The team then used those measurements to 3D-print an artificial vocal tract, through which they produced sounds using a peculiar electronic device called the Vocal Tract Organ. (You can check it out here.)
"The Vocal Tract Organ, a first in its own right, provided the inspiration for doing this," Howard told CNET.
Nesyamun, whose priestly duties included chanting and singing the daily liturgy, can once again "speak" — at least, in the form of a vowel noise that sounds something like a cross between the English pronunciation of the vowels in "bed" and "bad."
Of course, the new "voice" of Nesyamun is an approximation, and given the lack of actual recordings of his voice, and the degeneration of his body over millennia, it's impossible to know just how accurate it is. But the researchers suggested that their "Voice from the Past" project offers a chance for people to "engage with the past in completely new and innovative ways."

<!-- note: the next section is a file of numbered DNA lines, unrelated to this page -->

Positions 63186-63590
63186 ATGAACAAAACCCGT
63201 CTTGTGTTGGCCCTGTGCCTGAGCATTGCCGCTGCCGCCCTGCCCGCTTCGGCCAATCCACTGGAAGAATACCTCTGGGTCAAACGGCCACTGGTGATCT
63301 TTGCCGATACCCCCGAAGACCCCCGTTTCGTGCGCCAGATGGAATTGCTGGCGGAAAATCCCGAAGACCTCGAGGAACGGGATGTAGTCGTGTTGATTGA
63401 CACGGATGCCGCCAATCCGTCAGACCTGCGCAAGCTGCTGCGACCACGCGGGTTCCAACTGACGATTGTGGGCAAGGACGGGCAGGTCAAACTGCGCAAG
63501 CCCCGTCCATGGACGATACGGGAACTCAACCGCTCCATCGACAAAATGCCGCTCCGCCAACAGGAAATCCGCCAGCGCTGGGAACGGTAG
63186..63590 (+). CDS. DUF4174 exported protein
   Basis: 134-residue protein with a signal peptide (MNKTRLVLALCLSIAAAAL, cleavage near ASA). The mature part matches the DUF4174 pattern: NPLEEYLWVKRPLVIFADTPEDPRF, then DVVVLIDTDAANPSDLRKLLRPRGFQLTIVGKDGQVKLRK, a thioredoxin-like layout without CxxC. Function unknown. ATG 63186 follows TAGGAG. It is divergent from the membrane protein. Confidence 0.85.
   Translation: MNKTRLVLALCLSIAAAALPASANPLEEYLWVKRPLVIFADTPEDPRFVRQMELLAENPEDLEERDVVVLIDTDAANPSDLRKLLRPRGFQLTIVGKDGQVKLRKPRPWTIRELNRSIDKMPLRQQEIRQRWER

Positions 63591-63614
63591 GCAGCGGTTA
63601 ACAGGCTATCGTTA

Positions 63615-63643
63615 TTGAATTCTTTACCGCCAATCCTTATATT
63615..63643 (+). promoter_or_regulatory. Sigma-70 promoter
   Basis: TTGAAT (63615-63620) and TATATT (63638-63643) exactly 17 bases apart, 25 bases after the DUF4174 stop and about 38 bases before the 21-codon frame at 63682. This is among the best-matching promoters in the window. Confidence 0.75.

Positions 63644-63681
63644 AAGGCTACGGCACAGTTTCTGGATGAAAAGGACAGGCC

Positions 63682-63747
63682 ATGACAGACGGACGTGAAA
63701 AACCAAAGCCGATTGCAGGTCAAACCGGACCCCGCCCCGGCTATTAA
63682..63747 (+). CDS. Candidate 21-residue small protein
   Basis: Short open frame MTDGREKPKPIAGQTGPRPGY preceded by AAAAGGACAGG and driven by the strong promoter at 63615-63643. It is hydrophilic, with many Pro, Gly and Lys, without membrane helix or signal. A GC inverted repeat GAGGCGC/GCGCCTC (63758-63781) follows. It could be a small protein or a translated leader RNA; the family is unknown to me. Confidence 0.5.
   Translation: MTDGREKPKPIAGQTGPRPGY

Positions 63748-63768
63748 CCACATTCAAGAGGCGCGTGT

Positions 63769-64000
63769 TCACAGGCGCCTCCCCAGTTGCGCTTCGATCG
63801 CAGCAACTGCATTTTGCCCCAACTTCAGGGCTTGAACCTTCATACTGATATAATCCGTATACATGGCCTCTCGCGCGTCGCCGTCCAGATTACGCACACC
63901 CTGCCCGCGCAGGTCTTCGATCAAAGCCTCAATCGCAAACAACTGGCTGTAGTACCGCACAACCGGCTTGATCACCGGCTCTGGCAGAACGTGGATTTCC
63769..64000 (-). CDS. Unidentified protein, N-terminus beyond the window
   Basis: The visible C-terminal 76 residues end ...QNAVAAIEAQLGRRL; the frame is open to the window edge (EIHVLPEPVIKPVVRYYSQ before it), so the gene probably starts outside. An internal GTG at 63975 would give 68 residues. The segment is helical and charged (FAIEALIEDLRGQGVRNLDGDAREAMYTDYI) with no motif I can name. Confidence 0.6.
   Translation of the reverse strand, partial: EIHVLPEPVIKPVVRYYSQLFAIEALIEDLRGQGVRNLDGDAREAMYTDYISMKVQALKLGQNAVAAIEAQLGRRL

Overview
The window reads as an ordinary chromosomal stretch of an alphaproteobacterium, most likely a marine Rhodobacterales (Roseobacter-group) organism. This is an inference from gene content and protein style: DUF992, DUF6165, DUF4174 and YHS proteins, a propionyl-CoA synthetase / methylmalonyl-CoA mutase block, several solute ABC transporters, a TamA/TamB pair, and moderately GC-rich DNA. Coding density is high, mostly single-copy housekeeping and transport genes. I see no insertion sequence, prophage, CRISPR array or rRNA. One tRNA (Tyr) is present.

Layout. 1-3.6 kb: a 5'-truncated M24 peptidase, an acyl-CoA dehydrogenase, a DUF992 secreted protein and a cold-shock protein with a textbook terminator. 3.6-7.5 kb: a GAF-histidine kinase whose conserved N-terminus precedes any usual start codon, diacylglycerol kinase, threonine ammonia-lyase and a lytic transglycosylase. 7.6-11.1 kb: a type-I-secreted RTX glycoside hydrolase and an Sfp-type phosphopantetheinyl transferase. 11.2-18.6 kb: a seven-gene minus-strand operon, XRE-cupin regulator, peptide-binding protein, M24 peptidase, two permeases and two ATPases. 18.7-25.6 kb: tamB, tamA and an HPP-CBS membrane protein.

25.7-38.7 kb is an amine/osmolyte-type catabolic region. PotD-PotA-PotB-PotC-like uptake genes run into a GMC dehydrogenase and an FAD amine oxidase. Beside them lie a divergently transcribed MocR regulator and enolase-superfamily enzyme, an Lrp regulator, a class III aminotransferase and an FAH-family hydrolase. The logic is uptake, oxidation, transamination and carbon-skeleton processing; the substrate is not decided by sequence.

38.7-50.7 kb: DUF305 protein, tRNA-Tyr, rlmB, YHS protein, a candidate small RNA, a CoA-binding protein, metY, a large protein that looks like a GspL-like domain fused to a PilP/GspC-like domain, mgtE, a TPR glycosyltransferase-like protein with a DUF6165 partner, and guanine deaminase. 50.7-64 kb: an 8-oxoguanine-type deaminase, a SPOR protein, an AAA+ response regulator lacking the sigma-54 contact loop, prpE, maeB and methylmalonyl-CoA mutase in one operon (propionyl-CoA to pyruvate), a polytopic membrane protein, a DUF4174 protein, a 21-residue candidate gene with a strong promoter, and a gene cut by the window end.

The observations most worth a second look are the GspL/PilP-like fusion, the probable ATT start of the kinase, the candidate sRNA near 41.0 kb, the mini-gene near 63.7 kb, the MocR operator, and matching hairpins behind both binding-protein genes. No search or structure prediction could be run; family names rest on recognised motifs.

Howard et al.
"While this approach has wide implications for heritage management/museum display, its relevance conforms exactly to the ancient Egyptians' fundamental belief that 'to speak the name of the dead is to make them live again'," they wrote in a paper published in Nature Scientific Reports. "Given Nesyamun's stated desire to have his voice heard in the afterlife in order to live forever, the fulfilment of his beliefs through the synthesis of his vocal function allows us to make direct contact with ancient Egypt by listening to a sound from a vocal tract that has not been heard for over 3000 years, preserved through mummification and now restored through this new technique."
Connecting modern people with history